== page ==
Friday, March 14, 2014

Marv Levy: Champion Without a Ring

It is a paradoxical reality of the sports universe that if one never makes it to the big game one can still be perceived as a winner but if one makes it to the big game repeatedly without winning it then one is generally perceived as a loser. Coach Marv Levy led the Buffalo Bills to an unprecedented four straight Super Bowls (1991-94) and if the Bills had won just one of those games then history would view Levy much more kindly--but the Bills lost all four, including three blowouts plus one game decided on a last second field goal missed by Buffalo kicker Scott Norwood, and thus it is unlikely that Levy will ever get the full credit that he is due.

Rick Telander, a narrative non-fiction master, realized that there is much more to Levy than those four Super Bowl losses; in an October 17, 1994 Sports Illustrated article titled No Joke, Telander explained why Levy is not only a great coach but also a well-rounded human being. Levy possesses the intelligence and determination to succeed in just about any field but the Harvard history major fell in love with football, a decision that did not meet with the immediate approval of his father. When he told Sam Levy what he planned to do, the elder Levy considered the matter in silence before saying simply, "Be a good one."

The stereotypical football coach breathes fire and instills fear but Marv Levy rejected that approach: "I hear sometimes that to be a good coach you have to be mean. I disagree, because the essential quality of a coach is to be a good teacher. Just because my personality is different from, say, Mike Ditka's doesn't mean a thing. What I always say is, 'Plan your work and work your plan.' If you have everything prepared, the rest takes care of itself.'"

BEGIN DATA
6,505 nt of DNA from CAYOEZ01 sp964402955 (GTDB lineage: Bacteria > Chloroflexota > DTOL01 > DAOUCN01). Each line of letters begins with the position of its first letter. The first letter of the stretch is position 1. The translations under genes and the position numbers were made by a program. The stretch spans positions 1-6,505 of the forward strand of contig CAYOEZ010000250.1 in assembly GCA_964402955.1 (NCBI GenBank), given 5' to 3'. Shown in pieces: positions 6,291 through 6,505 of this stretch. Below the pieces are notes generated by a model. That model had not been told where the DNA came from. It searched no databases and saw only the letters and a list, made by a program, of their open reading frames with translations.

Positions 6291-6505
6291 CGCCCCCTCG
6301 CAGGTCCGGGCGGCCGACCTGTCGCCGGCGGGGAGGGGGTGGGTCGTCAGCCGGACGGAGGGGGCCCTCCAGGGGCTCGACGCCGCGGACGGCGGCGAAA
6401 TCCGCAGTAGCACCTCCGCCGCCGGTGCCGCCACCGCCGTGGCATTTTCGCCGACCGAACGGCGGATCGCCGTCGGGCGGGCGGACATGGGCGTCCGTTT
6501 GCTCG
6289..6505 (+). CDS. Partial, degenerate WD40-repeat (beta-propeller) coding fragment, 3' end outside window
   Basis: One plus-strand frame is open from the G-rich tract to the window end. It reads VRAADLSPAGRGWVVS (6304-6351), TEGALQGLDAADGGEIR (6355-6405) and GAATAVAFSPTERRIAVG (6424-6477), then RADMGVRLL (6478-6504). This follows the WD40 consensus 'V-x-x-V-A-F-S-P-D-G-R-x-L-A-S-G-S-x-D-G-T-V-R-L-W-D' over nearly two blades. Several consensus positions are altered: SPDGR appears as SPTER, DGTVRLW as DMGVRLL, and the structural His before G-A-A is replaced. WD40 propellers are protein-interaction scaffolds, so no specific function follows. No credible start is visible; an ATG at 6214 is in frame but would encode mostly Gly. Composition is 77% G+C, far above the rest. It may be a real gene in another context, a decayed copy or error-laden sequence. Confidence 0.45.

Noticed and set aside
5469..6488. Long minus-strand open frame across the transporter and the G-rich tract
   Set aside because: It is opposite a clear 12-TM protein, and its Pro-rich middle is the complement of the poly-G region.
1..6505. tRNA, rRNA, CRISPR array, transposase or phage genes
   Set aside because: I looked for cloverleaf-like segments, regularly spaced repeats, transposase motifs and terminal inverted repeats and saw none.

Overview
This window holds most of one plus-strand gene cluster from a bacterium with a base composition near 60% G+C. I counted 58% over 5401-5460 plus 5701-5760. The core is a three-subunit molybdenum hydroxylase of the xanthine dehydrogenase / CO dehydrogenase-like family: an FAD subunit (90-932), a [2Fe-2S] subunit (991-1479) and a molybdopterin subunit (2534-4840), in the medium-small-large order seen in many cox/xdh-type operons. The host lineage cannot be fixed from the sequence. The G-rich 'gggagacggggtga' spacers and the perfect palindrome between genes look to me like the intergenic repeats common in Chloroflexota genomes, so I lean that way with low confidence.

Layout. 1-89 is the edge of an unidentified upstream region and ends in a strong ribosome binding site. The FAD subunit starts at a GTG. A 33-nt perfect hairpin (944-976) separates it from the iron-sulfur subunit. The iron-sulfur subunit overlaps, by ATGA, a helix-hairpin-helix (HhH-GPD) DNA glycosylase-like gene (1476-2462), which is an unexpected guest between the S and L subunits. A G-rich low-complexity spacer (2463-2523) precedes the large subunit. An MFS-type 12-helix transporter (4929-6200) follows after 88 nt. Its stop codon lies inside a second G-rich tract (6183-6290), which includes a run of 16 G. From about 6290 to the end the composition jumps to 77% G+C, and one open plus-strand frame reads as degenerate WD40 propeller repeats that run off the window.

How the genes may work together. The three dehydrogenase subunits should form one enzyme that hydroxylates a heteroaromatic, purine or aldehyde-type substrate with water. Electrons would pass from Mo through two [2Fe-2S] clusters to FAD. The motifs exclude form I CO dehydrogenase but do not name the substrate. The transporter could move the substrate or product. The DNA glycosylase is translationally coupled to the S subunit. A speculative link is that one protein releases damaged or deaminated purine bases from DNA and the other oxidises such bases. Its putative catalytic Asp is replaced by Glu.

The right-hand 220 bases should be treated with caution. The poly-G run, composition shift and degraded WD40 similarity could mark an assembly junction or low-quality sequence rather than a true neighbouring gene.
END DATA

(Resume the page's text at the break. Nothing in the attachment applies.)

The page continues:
After that fourth Super Bowl loss, Levy offered a defiant response when asked if the Bills could make a fifth straight trip to the Super Bowl: "Is our goal to win? No! Our goal is to develop our team, to earn what we get, to learn, to develop unselfish attitudes. If we achieve that, the result is that we'll win."

Those words may sound trite but coaches who have won multiple championships--including Phil Jackson and John Wooden--said very similar things: competing in sports at the highest level is about the process, about doing your work the right way and about having the proper mindset: those things do not guarantee championships but they guarantee that you can look in the mirror and know that you, in the words of Rudyard Kipling, filled "the unforgiving minute/With sixty seconds’ worth of distance run."

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